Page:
There’s no question now that the hot thing for any company to do is to make some kind of software that has a social component to it, and why wouldn’t you. If your product is based around friends (and not really friends) interacting with each other then the marketing really does itself, so long as your product is somewhat useful or novel. It’s getting to the point where once a service has been around for a while they will inevitably either integrate with Facebook or build in their own social networking components, usually to keep driving the user numbers upwards. No company seems to be immune to this, even my fledgling little application allows you to login via Facebook, except for one: Microsoft. Despite the social revolution that seems to be rampaging on around them Microsoft has quietly kicked back letting others duke it out for social supremacy. For a company that’s renowned for throwing money around in order to gain market share in pretty much every IT related area their silence on the social scene is quite eerie, verging on the point of them knowing something the rest of us don’t.
For the most part their strategy seems to have been one of going along with the current trend of integrating their products with the current social giants. Their MSN Messenger product was just recently updated with a new beta that had Facebook integration. Already it’s garnered a healthy 4.6 million users or approximately 1% of Facebook’s user base. That might not sound like much but considering that it’s still in beta and the current incarnation of the Live product has well over 330 million users you can expect that a lot of people are going to be getting their Facebook fix from Microsoft. Additionally many Outlook users would be familiar with their new Social Connector which is in essence a social network for businesses and has been getting some traction due to its integration with Sharepoint and the Office suite of products.
Still there’s no Microsoft Social Network (MSN? Ha!) to be found, so what’s the deal?
Part of the answer would seem to lie in the past. Rewind back about 3 years and you’ll come across a flurry of articles speculating on a bidding war between Microsoft and Google for a piece of the next hottest thing: Facebook. Surprisingly enough Microsoft won out in the end managing to secure a small share of the company for a cool $240 million, or 1.6% stake. This was a continuation of the relationship that they had established previously when Microsoft secured an advertising deal with Facebook just one year earlier. Still it was an odd move for Microsoft as the investment was peanuts for them (They had over $23 billion in cash on hand, yes cash) and realistically even if the company went to IPO and they got a 10x exit from it you’re still only looking at $2.4 billion dollars for a company who turns that over in about 2 weeks, so it was more a foot in the door than anything else. Their recent integration activities with Facebook also shows that they’re more keen to work with them rather than try to push them out of the market.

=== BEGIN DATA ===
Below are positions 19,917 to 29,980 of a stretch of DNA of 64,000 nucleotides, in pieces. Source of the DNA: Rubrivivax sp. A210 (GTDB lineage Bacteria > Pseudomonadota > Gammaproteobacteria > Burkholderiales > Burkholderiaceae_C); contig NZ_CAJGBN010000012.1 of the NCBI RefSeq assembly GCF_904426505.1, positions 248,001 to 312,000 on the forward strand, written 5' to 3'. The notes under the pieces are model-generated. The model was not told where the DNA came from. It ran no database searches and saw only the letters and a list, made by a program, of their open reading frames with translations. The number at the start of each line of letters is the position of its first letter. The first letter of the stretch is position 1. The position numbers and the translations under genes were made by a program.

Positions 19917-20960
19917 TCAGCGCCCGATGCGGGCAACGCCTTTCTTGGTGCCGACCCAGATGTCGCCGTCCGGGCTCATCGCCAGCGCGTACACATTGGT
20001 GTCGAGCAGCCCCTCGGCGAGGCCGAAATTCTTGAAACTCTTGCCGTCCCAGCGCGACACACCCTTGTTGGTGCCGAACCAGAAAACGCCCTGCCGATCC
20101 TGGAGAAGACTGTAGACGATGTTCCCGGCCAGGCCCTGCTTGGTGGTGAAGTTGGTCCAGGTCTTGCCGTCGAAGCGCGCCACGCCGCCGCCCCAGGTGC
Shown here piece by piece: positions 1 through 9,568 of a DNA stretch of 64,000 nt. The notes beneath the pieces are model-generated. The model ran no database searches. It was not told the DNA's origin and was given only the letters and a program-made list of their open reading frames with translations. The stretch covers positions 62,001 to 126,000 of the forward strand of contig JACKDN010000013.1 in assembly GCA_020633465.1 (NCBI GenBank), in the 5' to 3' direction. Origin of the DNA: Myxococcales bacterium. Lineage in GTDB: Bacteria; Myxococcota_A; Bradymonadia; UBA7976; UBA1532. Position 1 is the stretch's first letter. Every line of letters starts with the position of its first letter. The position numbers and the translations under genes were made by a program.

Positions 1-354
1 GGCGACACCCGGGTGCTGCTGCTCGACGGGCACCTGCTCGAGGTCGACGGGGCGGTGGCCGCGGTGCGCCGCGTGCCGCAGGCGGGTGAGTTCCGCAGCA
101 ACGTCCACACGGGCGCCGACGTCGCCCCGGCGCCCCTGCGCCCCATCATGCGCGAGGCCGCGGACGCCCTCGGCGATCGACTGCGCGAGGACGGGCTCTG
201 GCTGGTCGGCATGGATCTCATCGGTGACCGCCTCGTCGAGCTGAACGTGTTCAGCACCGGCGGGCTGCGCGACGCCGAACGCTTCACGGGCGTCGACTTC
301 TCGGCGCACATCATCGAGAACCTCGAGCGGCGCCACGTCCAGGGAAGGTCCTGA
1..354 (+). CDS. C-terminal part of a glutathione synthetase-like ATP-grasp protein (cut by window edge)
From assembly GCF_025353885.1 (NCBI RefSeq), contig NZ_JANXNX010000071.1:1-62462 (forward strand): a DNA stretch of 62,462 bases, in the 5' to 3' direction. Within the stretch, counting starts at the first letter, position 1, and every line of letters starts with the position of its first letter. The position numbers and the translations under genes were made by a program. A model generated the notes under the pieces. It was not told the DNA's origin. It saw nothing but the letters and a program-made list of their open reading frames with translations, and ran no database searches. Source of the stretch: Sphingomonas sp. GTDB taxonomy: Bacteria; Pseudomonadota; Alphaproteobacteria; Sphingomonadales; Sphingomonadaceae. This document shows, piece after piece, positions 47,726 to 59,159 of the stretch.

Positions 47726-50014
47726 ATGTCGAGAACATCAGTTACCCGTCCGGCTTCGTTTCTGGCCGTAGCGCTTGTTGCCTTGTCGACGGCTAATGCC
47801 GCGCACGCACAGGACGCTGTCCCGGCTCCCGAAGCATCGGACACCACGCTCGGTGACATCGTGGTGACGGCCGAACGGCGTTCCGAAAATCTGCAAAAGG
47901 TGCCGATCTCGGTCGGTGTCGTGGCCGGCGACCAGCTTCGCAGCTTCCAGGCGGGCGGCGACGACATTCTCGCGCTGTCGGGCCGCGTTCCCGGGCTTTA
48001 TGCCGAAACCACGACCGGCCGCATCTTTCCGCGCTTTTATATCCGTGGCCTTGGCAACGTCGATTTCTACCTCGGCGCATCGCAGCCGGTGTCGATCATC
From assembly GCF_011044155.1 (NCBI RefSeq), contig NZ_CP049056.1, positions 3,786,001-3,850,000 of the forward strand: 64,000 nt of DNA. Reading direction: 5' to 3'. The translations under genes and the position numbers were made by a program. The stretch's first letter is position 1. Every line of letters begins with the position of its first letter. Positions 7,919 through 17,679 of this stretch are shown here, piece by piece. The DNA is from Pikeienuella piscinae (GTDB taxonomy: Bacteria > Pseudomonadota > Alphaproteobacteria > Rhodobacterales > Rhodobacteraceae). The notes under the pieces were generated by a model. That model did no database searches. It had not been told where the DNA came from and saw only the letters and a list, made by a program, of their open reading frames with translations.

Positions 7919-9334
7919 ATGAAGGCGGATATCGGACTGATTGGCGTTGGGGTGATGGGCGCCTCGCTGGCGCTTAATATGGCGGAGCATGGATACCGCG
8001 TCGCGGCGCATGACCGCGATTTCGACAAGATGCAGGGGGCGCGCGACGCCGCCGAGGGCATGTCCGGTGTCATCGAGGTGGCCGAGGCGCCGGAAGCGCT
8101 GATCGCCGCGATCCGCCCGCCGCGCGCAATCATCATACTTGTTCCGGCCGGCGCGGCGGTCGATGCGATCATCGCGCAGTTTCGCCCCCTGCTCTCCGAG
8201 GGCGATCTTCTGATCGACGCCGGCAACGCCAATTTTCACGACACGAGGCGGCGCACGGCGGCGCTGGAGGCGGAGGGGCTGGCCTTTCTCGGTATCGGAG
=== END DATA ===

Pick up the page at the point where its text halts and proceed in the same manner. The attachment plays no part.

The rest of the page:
Strangely enough it looks like Microsoft actually did try to compete with Facebook all those years ago. I’ll admit I didn’t know about this when I first starting writing this post, I came across it in my research, but it appears that in response to Facebook going open to all back in 2006 Microsoft retaliated by launching their own site Wallop:
Seattle-based Microsoft Corp.‘s (NASDAQ: MSFT) spin off Wallopsaid Tuesday it was starting service. It’s a site intended to compete head on with MySpace and Facebook. Wallop starts with $13 million in backing from Microsoft, Norwest Venture Partners, Bay Partners and Consor Capital.
Considering that I’ve never heard of this site it’s not surprising that it never managed to get off the ground. Checking out the wiki page on the service it appears that they left their lofty ambitions behind back in 2008 instead focusing on developing applications for social networks rather than trying to compete with them. This it would seem is the reason behind Microsoft’s curious lack of a real social network. They tried, they failed and then realised that there was more to be done with them than against them. This really is contrary to their normal kind of behaviour and I’m sure there’s an ulterior motive to this that I just can’t figure out.
Taking a wild stab in the dark I’d say that they just don’t think they can take the shine off Facebook’s crown. Microsoft really isn’t the kind of company you expect to make products and services like that, they’re more of an underlying services platform that will deliver those products to you. Considering this is where their main revenue line is drawn from it’s not surprising but it’s still one of the first times where it looks like Microsoft has just thrown in the towel and capitulated to the competition. It will be interesting to see how this maneuver pays off as Google starts to ramp up their efforts in the social space with a rumoured Google Me service starting to make waves on the Internet. I still think Microsoft will hang back on that one too, but there’s every chance they’re waiting for the market to segment a bit before attempting to jump back in to the social networking scene.